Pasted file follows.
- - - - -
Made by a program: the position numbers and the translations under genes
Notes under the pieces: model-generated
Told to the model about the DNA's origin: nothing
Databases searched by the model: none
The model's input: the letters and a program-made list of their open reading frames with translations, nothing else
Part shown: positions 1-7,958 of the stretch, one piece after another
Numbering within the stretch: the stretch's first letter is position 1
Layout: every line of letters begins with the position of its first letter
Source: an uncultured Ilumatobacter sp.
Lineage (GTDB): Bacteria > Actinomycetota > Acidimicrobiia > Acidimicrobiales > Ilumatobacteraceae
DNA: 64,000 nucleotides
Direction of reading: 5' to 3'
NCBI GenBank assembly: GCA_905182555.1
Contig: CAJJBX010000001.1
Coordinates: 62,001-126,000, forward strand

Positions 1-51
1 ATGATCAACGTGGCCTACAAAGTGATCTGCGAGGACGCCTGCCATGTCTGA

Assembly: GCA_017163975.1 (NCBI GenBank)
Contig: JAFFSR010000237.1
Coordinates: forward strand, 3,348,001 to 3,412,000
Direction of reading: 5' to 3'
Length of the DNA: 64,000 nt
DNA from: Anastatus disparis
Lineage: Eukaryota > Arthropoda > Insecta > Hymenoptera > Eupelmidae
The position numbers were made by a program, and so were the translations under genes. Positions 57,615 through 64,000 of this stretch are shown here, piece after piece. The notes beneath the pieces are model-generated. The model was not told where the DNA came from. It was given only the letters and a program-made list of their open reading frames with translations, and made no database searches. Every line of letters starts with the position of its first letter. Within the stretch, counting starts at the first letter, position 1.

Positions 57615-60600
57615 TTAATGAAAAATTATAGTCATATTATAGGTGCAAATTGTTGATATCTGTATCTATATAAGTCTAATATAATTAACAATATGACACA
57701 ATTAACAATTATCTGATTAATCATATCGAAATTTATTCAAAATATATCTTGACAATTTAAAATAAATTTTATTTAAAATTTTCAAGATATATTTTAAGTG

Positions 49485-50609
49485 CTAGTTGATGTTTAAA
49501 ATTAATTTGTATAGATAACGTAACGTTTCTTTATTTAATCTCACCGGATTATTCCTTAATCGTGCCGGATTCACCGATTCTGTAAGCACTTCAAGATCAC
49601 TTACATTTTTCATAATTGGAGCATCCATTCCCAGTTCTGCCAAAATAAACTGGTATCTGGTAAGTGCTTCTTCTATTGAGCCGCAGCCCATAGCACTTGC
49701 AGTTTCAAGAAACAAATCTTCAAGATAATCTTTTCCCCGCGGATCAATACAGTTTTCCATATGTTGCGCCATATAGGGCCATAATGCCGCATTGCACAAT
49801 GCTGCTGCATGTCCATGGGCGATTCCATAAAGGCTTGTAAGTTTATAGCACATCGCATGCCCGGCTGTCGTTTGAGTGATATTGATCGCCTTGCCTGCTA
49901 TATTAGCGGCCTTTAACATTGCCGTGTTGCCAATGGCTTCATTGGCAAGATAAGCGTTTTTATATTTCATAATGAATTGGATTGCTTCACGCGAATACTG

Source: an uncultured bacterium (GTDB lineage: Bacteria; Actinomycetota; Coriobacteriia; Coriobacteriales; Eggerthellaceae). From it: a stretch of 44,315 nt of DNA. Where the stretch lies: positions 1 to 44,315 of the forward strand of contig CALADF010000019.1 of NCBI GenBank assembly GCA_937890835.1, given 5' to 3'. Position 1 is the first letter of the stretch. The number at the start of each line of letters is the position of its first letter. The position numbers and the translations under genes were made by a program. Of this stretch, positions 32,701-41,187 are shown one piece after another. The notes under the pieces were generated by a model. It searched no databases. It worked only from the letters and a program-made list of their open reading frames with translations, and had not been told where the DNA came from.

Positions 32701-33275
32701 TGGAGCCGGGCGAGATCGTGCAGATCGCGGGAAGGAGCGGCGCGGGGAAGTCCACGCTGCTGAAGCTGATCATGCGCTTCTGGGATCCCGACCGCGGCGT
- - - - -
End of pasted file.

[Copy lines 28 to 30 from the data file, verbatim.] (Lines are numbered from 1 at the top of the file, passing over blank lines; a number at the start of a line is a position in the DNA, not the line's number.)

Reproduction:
57701 ATTAACAATTATCTGATTAATCATATCGAAATTTATTCAAAATATATCTTGACAATTTAAAATAAATTTTATTTAAAATTTTCAAGATATATTTTAAGTG

Positions 49485-50609
49485 CTAGTTGATGTTTAAA